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Passed on May 31, 2023, S.B. 533 will require all California employers (with a few, limited
exceptions) to establish, implement, and maintain a compliant workplace violence prevention program
(WVPP). An addition to the existing law on injury prevention programs, employers have until July 1,
2024 to comply with the new law.


WVPPs must be in writing and include (at a minimum) the following components:

  1. Identification of the person(s) responsible for implementing the WVPP;
  2. Procedures to obtain the active involvement of employees in developing and implementing the
  3. Methods to coordinate implementation of the WVPP with other employers, if applicable;
  4. Procedures for accepting and responding to reports of workplace violence and to prohibit
    retaliation against employees making such reports;
  5. Procedures to ensure that employees comply with the WVPP;
  6. Procedures for communicating with employees about workplace violence issues, including:
    (a) how an employee can report a violent incident, threat, or other workplace violence
    concern; and
    (b) how employee concerns will be investigated and how employees will be informed of the
    results of the investigation and any corrective action taken;
  7. Procedures for responding to actual or potential workplace violence emergencies, including:
    (a) alerting employees to the presence, location, and nature of a workplace violence
    (b) evacuating or sheltering plans that are appropriate and feasible for the worksite; and
    (c) obtaining help from staff assigned to respond to workplace violence emergencies and
    law enforcement;
  8. Procedures for post-incident response and investigation; and
  9. Procedures for reviewing the effectiveness of the WVPP on an ongoing basis, as needed.

Incident Logs

Every workplace violence incident must be recorded in a violent incident log, with each entry
containing specific information including: (a) the date, location, and timing of the incident; (b) the type
of workplace violence that occurred; (c) a description of the incident; (d) a description of the
perpetrator; (e) the location where the incident occurred; (f) the type of incident; and (g) the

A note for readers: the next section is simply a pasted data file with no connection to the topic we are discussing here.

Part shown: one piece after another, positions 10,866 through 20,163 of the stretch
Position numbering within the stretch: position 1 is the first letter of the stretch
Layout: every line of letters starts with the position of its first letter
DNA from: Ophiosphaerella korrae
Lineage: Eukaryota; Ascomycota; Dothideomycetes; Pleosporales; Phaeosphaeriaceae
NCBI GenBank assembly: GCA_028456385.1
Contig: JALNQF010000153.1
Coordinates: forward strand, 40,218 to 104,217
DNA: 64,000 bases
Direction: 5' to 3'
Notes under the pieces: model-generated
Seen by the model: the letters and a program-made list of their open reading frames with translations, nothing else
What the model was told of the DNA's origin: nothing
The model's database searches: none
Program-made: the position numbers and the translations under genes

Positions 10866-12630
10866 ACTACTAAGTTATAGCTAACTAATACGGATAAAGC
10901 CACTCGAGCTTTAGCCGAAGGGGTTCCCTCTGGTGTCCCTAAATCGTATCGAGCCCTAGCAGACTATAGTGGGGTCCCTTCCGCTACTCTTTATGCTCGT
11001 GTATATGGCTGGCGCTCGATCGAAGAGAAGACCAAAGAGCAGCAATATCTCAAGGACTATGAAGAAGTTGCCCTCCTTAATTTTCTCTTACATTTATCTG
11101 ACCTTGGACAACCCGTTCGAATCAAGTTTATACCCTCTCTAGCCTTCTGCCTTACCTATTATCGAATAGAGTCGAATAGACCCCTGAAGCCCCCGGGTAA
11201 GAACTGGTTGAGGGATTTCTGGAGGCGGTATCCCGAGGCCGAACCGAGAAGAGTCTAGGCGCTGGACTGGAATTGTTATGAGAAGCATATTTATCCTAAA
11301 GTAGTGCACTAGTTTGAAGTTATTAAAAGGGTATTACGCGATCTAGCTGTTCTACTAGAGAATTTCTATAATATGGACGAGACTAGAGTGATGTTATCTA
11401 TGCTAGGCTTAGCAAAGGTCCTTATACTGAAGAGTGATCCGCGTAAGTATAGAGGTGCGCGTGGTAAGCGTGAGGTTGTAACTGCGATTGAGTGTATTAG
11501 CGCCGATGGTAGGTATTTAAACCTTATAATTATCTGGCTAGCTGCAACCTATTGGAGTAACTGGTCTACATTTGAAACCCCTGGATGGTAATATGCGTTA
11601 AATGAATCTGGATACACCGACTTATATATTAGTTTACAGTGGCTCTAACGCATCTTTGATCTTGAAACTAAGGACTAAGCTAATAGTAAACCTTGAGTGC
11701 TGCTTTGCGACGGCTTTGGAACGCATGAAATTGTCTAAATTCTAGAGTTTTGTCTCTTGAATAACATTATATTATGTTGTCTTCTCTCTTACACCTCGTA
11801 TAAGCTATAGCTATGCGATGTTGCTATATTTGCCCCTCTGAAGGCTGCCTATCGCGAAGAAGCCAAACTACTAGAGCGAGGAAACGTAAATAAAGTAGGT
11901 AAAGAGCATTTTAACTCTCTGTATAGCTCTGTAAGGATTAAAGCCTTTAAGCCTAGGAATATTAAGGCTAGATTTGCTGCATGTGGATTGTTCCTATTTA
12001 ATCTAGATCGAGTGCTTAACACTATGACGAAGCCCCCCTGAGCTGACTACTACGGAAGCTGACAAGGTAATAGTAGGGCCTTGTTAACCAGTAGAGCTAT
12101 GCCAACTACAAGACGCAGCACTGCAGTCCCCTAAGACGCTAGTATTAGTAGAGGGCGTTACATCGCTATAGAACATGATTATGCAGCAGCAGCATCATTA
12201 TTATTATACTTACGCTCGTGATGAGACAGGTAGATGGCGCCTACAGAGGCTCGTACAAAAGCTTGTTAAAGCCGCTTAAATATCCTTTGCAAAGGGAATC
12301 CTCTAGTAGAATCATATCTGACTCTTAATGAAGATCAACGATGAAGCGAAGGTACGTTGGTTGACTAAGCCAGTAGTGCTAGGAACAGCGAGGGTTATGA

consequences of the incident, including actions taken to protect employees from any continuing threat.


Employers must provide initial training to employees when the WVPP is first established and
annually thereafter. Training should cover the basics of the WVPP and where to obtain it, the
definitions and requirements of the applicable Labor Code sections, how to report workplace violence
incidents, workplace violence hazards specific to the employees’ job responsibilities, and the violent
incident log procedures. Annual training sessions should also provide employees with an interactive Q &
A session.


All records of workplace violence hazard identification, evaluation, and correction must be
created and maintained for at least five years. Employers are also required to maintain training records,
violent incident logs, and investigation records for up to five years. These records must be made
available to both Cal/OSHA officials and employees upon request.

Penalties for non-compliance will be enforced through the existing Cal/OSHA framework.
“Serious” violations may subject an employer to a $25,000 penalty per violation.

Covered Employers

Certain categories of employers are exempt from this requirement, including health care
facilities, government correctional facilities, and law enforcement agencies. Notably, the law also does
not cover: (a) employees that telework “from a location of the employee’s choice” or (b) places of
employment with less than 10 employees that are not accessible to the public.

For more information on WVPP, please contact Benjamin Kussman, Esq. at

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Ben Kussman

Author Ben Kussman

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